Design of plumbing fixtures
Both the component materials and the design of plumbing fixtures (baths, wash- basins, sinks, tubs, toilet pans, etc.) should be subject to standards and certifica- tion to ensure integrity and safety. Fixtures should be free of sharp projections and sharp corners that may cause injury. In order to prevent drainage sewer gases from entering the area where the fixture is installed, a fixture trap should be incorporated into the fitting, or provision should be made for fitting one at a later date. To protect the drinking-water supply, all plumbing fixtures should be designed so as to ensure that incoming water is delivered through an air gap. Tapware should be appropriately matched to the fixture that it is intended to serve. When installed, all taps and water delivery outlet fittings should have an adequate clearance between the water outlet and the spill level or water overflow level of the fixture being served. It is possible for the overflow on any fixture to become blocked, which would compromise the air gap by not leaving the correct clearance. In situations where a portable or flexible hose or tube is attached to the water outlet, and an air gap cannot be provided, an appropriate backflow prevention device should be installed in the pipework supplying the fixture.
Local usage and customs should be considered when assessing plumbing requirements. An example is the choice of pedestal toilet bowls or squats. It may also be necessary to conduct training sessions in the use of particular fixtures to ensure that they are maintained in a satisfactory and hygienic state. In some areas it is customary to provide a drinking-water supply tap adjacent to the toilet fixture to facilitate personal ablutions. In such cases strict precautions must be taken to prevent contamination or cross-connection with the drinking-water supply system.
Sanitary fixtures should be durable, smooth and impermeable to water. There should be no hidden surface that can become fouled or polluted. Both internal and exposed outside surfaces should be accessible for cleaning. The most common and most economical material for domestic fixtures such as toilet bowls, urinals, and washbasins is vitreous china. For more durable day-to-day use in kitchen sinks and laundry tubs, stainless steel is recommended, but enamelled pressed steel and suitable plastic materials may be acceptable.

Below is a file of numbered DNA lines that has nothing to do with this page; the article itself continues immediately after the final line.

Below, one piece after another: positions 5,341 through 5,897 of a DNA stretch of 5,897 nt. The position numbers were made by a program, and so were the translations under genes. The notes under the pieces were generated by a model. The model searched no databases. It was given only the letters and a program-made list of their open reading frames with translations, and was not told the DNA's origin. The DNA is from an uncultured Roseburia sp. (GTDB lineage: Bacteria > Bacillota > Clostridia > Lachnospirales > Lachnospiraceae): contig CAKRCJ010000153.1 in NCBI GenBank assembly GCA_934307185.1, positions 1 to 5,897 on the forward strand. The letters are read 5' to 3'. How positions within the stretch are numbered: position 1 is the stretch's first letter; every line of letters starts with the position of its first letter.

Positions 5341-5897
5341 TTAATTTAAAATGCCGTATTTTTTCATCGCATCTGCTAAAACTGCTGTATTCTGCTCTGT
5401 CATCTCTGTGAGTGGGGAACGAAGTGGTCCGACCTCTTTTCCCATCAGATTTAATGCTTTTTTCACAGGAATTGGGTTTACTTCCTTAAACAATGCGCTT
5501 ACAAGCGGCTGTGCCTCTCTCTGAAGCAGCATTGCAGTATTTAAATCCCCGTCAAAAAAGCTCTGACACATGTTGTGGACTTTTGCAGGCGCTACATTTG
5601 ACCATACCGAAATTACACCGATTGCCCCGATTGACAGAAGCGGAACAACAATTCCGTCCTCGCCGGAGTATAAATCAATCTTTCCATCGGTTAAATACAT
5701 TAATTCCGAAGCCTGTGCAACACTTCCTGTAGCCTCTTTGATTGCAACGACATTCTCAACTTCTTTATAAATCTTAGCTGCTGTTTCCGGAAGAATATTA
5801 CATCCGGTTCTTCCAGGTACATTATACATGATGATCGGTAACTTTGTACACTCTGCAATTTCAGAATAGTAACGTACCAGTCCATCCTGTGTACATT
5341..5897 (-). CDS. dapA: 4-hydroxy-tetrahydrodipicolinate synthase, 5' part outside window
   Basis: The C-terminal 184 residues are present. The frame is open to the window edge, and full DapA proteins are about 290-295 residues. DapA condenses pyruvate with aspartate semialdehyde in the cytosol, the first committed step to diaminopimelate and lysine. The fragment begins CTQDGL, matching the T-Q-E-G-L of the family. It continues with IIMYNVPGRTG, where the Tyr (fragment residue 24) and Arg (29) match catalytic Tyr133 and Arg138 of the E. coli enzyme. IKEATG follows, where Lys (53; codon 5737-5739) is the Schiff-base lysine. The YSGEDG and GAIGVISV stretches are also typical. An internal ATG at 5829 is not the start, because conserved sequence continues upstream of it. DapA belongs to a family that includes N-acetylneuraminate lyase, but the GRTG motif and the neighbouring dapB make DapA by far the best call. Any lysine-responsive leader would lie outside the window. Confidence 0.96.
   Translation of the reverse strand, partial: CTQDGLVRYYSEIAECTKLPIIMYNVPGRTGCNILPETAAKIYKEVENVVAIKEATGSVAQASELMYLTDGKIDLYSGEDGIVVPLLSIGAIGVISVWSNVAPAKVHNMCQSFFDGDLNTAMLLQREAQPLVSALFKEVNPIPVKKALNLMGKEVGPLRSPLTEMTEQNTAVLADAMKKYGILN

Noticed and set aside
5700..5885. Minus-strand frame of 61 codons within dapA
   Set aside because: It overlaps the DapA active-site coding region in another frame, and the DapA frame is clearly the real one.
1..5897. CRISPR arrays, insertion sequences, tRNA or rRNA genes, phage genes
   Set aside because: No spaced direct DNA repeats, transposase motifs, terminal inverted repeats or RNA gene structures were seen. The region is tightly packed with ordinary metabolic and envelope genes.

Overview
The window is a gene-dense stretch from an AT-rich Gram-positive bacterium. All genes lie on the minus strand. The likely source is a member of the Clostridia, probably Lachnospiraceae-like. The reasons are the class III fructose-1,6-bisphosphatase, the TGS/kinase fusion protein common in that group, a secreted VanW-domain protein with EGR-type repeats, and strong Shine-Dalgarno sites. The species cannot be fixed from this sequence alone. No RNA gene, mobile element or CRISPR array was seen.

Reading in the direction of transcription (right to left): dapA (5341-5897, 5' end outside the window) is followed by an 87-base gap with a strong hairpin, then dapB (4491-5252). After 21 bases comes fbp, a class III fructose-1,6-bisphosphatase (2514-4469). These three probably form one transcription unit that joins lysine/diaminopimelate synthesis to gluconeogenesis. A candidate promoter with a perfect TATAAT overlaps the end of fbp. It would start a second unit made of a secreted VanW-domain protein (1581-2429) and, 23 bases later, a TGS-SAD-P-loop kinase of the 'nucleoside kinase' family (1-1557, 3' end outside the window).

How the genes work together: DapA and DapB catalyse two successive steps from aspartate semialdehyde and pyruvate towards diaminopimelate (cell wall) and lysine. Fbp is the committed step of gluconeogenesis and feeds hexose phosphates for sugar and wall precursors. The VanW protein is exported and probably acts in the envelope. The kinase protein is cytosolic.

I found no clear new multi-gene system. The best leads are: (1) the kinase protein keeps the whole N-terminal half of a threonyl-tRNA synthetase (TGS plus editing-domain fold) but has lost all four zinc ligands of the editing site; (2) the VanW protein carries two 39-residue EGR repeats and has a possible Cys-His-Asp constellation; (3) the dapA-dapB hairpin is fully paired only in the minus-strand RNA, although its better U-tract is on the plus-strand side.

Plastics are commonly used for bathtubs, shower trays, laundry tubs, cisterns, washbasins and toilets and are often reinforced with fibreglass for extra strength and durability. Plastic materials, although generally durable in themselves, are readily prone to surface damage such as scratches and cuts. Stainless steel is a preferred material for plumbing fixtures where there is a risk of damage from users, such as in institutions and public amenities. Stainless steel is currently the only suitable choice in commercial or industrial food preparation areas.
The manufacture of plumbing products of any kind is expensive because of the capital investment in plant and the associated tooling. Unless high production volumes are anticipated, it is often more economical to import such items. To save foreign currency, materials such as concrete can be used for the local manufacture of fixtures for some domestic applications. These products are inferior to those discussed above, but they may be a realistic option. Ideally, concrete products should be designed so that angles, both internal and external, are rounded for ease of cleaning, and outlet pipes may be integrally cast into the body of the fixture. Concrete fixtures should be restricted to shower trays and baths, and possibly laundry fixtures such as troughs. It is recommended that concrete fixtures be cast in place wherever possible to eliminate the need for transportation. Concrete should not be approved for kitchen or food preparation sinks or benches. Local codes should cover all probable issues involving concrete fixtures, general design principles, etc., and also specify the proportions of sand, aggregate, cement and water required with general mixing, placement and finishing instructions. Preliminary investigations should ascertain the availability of local materials of the appropriate quality to ensure that the products can be produced satisfactorily. Concrete products cannot be made completely impervious; surface treatments such as ceramic tiles are sometimes used to address this problem.